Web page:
Since I started my blog, I’ve been trying to write on a weekly basis. The fact that I haven’t written for almost two weeks now, should give you a clue as to what’s happening in my life. I’m entering the “seriously getting ready for camp mode”! I have to-do lists everywhere, and as I work my way through them, I keep adding more tasks. It’s exciting and a little scary all at the same time–similar to how many campers are feeling—especially if it’s their first time going away.
While I’m preparing for camp, I’m also trying to take good care of myself and enjoy the more flexible schedule I have at home so I can be at my best during camp. This includes making time for family, friends, and active pursuits like cycling and tennis. This past weekend, my son who works at Nature’s Classroom in New England came to visit me in Florida; and I recently helped my daughter find a new apartment near her school, Florida Atlantic University (FAU). So happens it’s near me, too! Having my own children settled in—even at 25 and 22 years old—makes it easier for me to focus on your children for the summer.
The community we develop at camp truly becomes like family, especially with our limited size. It’s amazing how we quickly fall back into certain established roles and relationships with those who we already know, while developing new ones as we welcome first-time staff and campers. Rick and I have seen a small number of our staff members a few times throughout the year, but for the most part, we’ll all be reuniting for the first time since last summer. The warmth and excitement is starting to generate now through the emails we’re sending and receiving from staff and families. These are mostly for planning and instruction purposes, but the “I can’t wait for camp!” statements are abundant.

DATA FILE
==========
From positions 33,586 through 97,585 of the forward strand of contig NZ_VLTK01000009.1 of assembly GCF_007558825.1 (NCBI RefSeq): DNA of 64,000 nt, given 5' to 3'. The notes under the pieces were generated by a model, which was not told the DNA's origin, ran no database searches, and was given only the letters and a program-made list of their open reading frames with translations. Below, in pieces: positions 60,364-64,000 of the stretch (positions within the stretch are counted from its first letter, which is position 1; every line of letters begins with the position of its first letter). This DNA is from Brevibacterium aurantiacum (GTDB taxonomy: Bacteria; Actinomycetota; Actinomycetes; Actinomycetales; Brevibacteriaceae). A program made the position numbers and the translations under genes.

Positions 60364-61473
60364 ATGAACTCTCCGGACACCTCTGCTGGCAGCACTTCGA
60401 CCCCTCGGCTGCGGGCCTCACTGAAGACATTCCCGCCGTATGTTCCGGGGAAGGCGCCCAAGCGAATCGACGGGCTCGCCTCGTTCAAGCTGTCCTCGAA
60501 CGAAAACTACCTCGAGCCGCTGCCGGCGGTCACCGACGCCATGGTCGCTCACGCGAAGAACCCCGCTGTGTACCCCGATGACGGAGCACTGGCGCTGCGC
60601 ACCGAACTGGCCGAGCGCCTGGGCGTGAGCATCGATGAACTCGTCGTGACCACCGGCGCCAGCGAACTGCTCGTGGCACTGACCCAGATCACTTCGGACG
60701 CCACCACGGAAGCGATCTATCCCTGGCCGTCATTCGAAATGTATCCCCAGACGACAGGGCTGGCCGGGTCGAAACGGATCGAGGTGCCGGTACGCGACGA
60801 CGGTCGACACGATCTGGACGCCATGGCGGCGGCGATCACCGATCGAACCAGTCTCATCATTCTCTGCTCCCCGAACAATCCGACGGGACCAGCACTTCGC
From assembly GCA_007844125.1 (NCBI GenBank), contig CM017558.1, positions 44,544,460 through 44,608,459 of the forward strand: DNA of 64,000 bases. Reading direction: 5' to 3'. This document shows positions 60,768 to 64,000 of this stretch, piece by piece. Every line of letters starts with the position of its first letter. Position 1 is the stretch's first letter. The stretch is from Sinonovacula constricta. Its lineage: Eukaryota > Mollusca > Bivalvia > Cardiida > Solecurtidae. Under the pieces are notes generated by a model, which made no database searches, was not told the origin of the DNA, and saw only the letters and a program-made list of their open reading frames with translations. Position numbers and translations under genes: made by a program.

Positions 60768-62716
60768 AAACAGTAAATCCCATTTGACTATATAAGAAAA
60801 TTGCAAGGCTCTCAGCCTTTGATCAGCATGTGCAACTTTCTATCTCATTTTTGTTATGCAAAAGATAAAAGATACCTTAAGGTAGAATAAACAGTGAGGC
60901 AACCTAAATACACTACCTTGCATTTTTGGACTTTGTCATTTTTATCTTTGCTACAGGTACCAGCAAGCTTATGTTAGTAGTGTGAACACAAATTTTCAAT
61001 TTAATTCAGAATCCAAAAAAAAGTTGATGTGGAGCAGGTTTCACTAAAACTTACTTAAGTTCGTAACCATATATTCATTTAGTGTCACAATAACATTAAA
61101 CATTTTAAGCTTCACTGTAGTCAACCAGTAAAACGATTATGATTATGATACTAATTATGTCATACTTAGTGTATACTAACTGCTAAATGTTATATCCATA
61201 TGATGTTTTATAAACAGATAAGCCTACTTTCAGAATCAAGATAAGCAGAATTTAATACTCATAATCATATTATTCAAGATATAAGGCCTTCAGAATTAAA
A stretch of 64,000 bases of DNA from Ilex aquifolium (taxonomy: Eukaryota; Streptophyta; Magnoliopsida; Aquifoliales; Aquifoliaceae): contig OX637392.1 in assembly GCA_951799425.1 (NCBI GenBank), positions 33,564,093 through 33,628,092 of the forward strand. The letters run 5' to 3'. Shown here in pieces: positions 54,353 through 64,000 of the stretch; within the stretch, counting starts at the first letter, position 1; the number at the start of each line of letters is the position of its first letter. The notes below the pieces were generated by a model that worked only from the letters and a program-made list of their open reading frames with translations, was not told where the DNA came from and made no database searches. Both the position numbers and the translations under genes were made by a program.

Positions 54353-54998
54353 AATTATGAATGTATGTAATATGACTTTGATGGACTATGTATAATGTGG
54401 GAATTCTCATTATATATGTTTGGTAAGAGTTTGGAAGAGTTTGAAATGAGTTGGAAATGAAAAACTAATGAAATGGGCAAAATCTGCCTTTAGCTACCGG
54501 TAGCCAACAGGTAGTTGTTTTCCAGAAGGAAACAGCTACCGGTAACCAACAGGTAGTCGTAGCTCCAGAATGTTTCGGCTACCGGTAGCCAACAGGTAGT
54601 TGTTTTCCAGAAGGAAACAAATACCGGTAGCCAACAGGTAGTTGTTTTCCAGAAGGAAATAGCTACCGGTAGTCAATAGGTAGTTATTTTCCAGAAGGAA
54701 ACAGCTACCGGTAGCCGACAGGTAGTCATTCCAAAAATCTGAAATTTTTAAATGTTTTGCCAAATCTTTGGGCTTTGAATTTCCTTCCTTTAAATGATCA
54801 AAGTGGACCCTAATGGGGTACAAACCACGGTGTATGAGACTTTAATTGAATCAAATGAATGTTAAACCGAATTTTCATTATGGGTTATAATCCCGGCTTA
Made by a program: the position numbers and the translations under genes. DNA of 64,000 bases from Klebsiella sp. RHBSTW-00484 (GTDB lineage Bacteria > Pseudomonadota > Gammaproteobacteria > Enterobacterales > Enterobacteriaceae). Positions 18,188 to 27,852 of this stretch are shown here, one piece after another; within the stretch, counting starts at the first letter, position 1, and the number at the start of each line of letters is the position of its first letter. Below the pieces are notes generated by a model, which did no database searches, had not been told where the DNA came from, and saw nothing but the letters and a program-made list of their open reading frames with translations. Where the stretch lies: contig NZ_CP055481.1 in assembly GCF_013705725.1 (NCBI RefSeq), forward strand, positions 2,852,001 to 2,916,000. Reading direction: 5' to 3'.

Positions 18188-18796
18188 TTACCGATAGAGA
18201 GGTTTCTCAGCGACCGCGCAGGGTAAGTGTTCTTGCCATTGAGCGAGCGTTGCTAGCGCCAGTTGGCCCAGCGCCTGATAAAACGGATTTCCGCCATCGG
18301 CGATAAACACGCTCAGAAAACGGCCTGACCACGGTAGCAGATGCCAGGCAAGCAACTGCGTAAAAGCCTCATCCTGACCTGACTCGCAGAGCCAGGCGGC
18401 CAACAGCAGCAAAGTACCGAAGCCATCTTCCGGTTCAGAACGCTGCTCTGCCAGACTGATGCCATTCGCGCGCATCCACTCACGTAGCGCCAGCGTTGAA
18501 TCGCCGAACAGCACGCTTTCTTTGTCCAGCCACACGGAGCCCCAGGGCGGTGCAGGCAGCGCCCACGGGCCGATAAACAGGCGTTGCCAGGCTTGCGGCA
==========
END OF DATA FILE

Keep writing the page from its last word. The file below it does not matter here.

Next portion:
Whenever I start to tell friends about all the planning and arrangements we’re doing for camp, they say, “I never thought about all the details that go into this!” We’ve been planning all year, but I’ll try to give you a glimpse into what we’re doing right now. As I write, there’s a pile of Staff Handbooks and training magazines sitting in a pile in the next room waiting to be mailed to our staff. In all fairness to Rick and me, we just picked those up from the printer yesterday, so we’re not ignoring them. Those will go out in the mail tomorrow. Our staff are busy watching their Expert Online Training modules now, anyway. This is an excellent training program by Dr. Christopher Thurber, a board-certified clinical psychologist, author, educator, and father.
I’ve been working on our pre-camp staff training for a while now, and that will continue over the next few weeks. We’re starting to bring some of our lead staff into this process as well, as they play a key role in our staff training as well as pre-camp planning. And this year, we’re excited to be bringing our Senior Campers into the pre-camp planning process as well. They’ll be helping us with camp songs and evening activities especially.